Remote Sensing – Using satellites and planes is an important and efficient way of studying the Earth by frequently observing areas that may be difficult to access. Images from aircraft or satellite, together with measurements on the surface can provide information that is hidden to the eye. The applications of these methods are found in: environmental quality, geology, hydrology, agriculture, forestry and climate phenomenon.
The use of new space technologies allows us to measure the motion of the tectonic plates and the stress created in the crust between earthquakes.
Earthquakes are one of the most damaging natural hazards on Earth. They normally occur along the boundaries of the tectonic plates. Using GPS measurements together with seismic measurements at the surface allow us to perform innovative research describing the nature of earthquakes and better understand their formation.
Work of a Geophysicst
Planning and performing research using different physical methods and tools, and the appropriate analysis and interpretation of the observations to get information on the composition and structure of the geological strata below the surface, information that cannot be obtained on the surface. In most regions where exploration for natural resources takes place, it is difficult to know what lies underground due to the surface being covered by vegetation, water, lakes, or the layers are buried deep below the surface. Hence the information about the sub-surface can only be obtained using geophysical methods. Geophysicist are often part of teams on land and on ocean ships that carry geophysical equipment to study the deep oceans, and the structure of the crust below our feet and under the oceans.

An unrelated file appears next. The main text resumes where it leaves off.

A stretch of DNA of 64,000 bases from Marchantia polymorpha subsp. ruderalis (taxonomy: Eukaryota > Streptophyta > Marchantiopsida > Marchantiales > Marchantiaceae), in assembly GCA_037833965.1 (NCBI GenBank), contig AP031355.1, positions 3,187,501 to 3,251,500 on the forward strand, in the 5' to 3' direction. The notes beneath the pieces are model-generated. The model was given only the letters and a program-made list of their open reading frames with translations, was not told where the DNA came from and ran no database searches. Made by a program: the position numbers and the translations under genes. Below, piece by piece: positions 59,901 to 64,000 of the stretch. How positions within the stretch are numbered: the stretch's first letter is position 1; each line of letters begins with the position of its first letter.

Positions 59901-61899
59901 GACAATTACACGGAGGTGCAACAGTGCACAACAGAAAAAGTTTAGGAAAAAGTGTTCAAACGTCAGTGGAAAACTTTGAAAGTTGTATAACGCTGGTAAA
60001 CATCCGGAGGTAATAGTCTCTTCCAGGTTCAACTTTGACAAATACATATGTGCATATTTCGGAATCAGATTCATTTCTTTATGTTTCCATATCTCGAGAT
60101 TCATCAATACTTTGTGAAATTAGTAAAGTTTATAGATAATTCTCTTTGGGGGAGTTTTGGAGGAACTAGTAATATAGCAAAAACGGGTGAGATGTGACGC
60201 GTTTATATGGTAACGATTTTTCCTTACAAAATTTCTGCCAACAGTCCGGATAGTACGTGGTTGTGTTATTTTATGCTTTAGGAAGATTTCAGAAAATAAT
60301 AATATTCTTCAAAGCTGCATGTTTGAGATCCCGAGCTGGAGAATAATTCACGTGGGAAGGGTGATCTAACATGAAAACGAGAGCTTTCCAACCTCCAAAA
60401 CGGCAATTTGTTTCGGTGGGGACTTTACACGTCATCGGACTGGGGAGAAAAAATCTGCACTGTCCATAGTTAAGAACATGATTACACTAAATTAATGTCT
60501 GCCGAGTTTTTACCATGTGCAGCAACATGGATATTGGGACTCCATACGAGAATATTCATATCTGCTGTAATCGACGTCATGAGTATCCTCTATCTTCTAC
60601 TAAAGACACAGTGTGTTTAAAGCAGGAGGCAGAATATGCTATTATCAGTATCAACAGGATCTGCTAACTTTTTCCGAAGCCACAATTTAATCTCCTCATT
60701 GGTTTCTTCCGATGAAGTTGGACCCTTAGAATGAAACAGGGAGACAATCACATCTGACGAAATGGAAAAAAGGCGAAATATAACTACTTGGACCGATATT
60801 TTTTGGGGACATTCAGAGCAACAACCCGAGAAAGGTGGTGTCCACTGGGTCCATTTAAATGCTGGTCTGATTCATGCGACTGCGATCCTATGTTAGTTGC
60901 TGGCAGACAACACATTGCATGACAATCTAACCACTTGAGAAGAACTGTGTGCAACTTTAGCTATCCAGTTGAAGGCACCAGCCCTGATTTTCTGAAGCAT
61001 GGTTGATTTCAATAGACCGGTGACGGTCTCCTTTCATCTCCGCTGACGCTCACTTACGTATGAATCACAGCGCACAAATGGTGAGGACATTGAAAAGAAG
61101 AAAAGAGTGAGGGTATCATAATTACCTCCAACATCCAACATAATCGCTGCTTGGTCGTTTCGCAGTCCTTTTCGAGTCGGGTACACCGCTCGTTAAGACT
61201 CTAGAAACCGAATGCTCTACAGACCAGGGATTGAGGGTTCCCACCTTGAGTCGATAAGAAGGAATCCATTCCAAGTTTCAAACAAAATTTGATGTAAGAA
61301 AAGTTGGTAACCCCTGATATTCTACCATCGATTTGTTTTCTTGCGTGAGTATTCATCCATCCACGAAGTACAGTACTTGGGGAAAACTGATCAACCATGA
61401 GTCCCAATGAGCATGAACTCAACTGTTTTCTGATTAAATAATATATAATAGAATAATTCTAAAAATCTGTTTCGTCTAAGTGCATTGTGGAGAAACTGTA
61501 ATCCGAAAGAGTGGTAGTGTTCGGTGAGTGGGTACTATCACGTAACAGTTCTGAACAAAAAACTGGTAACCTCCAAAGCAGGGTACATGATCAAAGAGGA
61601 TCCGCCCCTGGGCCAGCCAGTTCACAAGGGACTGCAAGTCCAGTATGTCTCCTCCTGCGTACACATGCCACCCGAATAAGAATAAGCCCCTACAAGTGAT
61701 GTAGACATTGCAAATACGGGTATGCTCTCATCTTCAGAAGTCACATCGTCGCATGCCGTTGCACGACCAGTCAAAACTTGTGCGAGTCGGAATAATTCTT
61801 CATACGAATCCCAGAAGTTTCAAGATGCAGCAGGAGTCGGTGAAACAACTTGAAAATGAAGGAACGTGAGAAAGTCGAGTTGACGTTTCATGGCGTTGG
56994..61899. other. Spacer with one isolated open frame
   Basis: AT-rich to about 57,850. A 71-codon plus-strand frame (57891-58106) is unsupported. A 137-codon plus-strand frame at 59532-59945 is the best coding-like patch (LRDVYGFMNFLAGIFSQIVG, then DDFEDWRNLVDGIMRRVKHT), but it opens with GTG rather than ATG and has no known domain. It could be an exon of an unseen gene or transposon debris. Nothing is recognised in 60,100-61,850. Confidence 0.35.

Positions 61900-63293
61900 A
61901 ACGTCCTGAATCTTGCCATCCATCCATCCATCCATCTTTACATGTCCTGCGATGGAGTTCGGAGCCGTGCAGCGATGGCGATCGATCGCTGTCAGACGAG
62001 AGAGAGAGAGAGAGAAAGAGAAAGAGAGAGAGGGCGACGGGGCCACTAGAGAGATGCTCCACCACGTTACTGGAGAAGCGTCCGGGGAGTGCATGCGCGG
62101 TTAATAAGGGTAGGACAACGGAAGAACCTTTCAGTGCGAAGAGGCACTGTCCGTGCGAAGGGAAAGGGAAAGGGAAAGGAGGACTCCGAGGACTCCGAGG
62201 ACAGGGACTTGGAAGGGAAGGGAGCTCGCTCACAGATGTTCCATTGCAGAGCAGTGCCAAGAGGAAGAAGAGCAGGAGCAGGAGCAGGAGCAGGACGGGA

Geophysical fluid dynamics
Upper ocean processes
Earthquake source seismology
Imaging of fault slip and finite fault inversions
Usage of non-traditional seismic networks for monitoring active faulting
Kaplun Building, Room 216, Tel. 972-3-6408234, e-mail: firstname.lastname@example.org
- Seismic Inversion: pitfalls and challenges Full waveform inversion (FWI) attempts to estimate a velocity model that minimizes the difference between measured and simulated data.
Unfortunately, these inversion schemes have little success except on some synthetic data experiments. Fundamental problem with this approach is that do not know how well any of our forward modeling approximates natural processes. Seismic waves that propagate in the earth hardly satisfy any wave equation. Our inversion algorithms can therefore not be expected to fully reverse the natural physical processes that have produced our data, and errors are bound to arise.